wallsBuilding with blocks is a technique that is more than secular. The Egyptians, Greeks, and Romans preceded us. Today, we no longer use large blocks of natural stone to build the internal load-bearing walls, but large bricks such as hollow clay brick, concrete blocks, cellular concrete, silico-calcareous …

With the appearance of hollow walls, the use of hollow blocks for the construction of interior walls and load-bearing walls has become widespread. If previously only solid concrete blocks were used, hollow terracotta blocks or concrete blocks, Argex blocks, blocks made of cellular concrete or silica sand have now taken their place. Block construction is largely justified by its low cost, the speed of execution, flexibility and insulating power. Overview.

The hollow wall

  • Until about the middle of the last century, only solid walls were built. The south of Belgium used mainly natural stone (because it was available in the region and cheap) while the north of the country built mainly brick (because the clay was there enough). This type of solid wall was finally expensive because it required a large workforce and a lot of materials. Moisture problems appeared frequently and the whole thing was particularly inert. Inert in the sense that the mass and composition of the walls were such that they had a large heat capacity: a house with such walls is difficult to heat in winter (disadvantage) but keeps a pleasant coolness in summer longer (advantage ).
  • The solution to these problems came from the invention of the hollow wall. An inner wall, the supporting part of the wall, is built with hollow concrete blocks or hollow terracotta blocks ). Better market and also faster to implement. Along with this supporting wall and connected to him for the stability of the whole, is placed the exterior wall, built in brick format classic. Between the two, avoid. Moisture that passes through the exterior wall can be evacuated by open vertical joints in the bottom of the wall.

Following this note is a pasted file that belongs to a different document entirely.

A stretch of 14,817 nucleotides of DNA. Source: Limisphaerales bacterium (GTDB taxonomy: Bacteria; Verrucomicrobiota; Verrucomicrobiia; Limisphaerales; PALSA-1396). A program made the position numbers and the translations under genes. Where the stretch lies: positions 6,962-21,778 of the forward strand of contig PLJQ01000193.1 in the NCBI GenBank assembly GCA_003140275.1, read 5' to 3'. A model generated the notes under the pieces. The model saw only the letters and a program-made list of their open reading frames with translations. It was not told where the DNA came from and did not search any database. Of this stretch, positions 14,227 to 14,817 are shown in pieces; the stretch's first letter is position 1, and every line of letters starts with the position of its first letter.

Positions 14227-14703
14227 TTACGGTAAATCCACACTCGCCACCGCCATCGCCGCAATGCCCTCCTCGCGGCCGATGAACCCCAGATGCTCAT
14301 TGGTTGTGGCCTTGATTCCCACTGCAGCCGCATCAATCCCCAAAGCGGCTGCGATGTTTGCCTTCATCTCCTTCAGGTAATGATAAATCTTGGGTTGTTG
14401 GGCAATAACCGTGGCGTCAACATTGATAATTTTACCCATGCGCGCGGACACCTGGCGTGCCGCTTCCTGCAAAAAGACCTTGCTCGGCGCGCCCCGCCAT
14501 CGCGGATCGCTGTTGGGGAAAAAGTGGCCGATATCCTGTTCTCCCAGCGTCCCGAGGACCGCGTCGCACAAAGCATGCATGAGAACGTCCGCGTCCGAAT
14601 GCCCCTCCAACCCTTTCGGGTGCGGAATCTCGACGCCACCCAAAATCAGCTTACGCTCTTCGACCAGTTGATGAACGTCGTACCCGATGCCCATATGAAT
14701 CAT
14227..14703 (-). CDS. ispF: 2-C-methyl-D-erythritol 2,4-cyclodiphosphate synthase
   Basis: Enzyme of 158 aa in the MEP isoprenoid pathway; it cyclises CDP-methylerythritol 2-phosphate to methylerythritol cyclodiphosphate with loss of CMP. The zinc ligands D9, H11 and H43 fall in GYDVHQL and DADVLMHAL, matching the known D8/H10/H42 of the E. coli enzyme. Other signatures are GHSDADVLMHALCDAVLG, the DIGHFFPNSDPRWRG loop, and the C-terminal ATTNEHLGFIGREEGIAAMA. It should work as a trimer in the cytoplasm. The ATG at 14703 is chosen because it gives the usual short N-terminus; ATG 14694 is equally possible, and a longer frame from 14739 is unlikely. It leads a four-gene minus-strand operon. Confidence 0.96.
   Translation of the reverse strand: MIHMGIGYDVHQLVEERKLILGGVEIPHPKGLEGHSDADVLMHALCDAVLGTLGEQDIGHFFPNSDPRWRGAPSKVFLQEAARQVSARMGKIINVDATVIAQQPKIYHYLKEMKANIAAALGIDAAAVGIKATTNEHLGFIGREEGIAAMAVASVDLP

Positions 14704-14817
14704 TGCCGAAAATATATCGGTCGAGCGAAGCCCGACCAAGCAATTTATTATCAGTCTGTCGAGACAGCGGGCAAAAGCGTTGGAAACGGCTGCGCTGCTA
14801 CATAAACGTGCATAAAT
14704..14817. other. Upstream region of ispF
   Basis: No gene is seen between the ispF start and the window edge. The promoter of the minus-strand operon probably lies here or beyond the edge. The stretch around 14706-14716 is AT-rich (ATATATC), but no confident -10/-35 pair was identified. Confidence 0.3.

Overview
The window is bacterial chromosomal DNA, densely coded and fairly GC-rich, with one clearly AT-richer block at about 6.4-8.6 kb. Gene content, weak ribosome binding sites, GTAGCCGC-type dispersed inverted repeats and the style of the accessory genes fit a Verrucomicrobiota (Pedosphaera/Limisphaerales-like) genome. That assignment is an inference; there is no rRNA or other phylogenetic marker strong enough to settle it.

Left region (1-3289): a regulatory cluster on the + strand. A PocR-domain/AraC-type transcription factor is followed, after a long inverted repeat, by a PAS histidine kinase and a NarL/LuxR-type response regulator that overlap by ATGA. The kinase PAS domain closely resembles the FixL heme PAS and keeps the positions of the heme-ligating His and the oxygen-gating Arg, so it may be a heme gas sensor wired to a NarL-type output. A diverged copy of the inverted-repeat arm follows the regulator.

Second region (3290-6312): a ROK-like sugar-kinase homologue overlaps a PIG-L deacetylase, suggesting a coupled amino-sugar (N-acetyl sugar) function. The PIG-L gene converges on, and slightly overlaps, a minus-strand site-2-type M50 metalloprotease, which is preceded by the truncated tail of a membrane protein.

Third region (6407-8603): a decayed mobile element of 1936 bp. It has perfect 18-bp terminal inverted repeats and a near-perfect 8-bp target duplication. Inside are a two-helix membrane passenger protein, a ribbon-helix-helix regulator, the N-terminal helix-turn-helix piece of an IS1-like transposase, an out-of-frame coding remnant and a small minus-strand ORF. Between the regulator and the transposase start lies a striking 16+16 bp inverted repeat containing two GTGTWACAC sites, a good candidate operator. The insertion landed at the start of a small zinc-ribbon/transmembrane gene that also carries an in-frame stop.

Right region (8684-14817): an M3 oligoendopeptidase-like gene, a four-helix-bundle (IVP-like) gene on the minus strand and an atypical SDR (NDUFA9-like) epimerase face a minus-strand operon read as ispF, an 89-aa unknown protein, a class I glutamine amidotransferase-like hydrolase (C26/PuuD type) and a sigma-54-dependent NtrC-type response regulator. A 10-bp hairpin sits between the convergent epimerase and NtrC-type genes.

This method of construction reduces the inertia of the wall. The hollow blocks in concrete or elbow type inevitably use less material and therefore have a lower mass. And this method of construction also increases heat losses.

  • The first oil crisis quickly revealed the importance of losing these precious calories. Since then, the insulation must prevent them from escaping through the walls. The hollow of the wall was presented and always presents itself as the ideal place where to install this insulation. Placed against the inner wall, the insulating material functions as an important barrier to heat loss. In addition, so laid, it is safe from moisture.

Concrete blocks

# The concrete blocks are made of cement, sand, and gravel. By its composition, the concrete is hollow but it is possible to remedy (partially) by incorporating some additives or by “vibrating” to prevent the formation of air bubbles.

# Solid concrete blocks can withstand heavy loads. This is why they are used extensively for foundations and basements (underground and load-bearing masonry). They are obviously also very heavy, which is a disadvantage not only in terms of their transport but also for their implementation on the site.

# Masonry above ground is usually made of hollow blocks: they always have a high lift but are lighter and therefore easier to masonry.

There are huge differences in quality and price in hollow concrete blocks due to the diversity of locations and manufacturing conditions. So always demand the Benor label as a guarantee of quality.

The Benor label guarantees that the product meets the Belgian standard (NBN).

The problem does not arise for other types of blocks, manufactured by large firms and under controlled production conditions. They not only have the Benor label but often also a technical approval.

# Concrete is a heterogeneous product: it has open pores and is therefore not waterproof, neither with water nor with the wind. A defect that can still be reinforced by cracks or cracks in mortar joints. Because of its high weight, the concrete block offers good acoustic insulation.

Concrete blocks of expanded clay balls

# Generally called Argex blocks … which is actually a brand name. The mixture of which they are made replaces the round gravel or the pebble by balls of expanded clay. As these expanded clay balls are much lighter, so are the blocks and are therefore much easier to handle.

# Expanded clay balls also contain a lot of trapped air that gives these blocks better insulating power. By cons, their lower weight plays against the sound insulation. They also have lower lift than hollow concrete blocks.

Terracotta hollow blocks

# These are large perforated bricks, much larger than the traditional facade bricks that everyone knows (for example 29cm long, 9, 14 or 19cm high and 9, 14 or 19cm wide).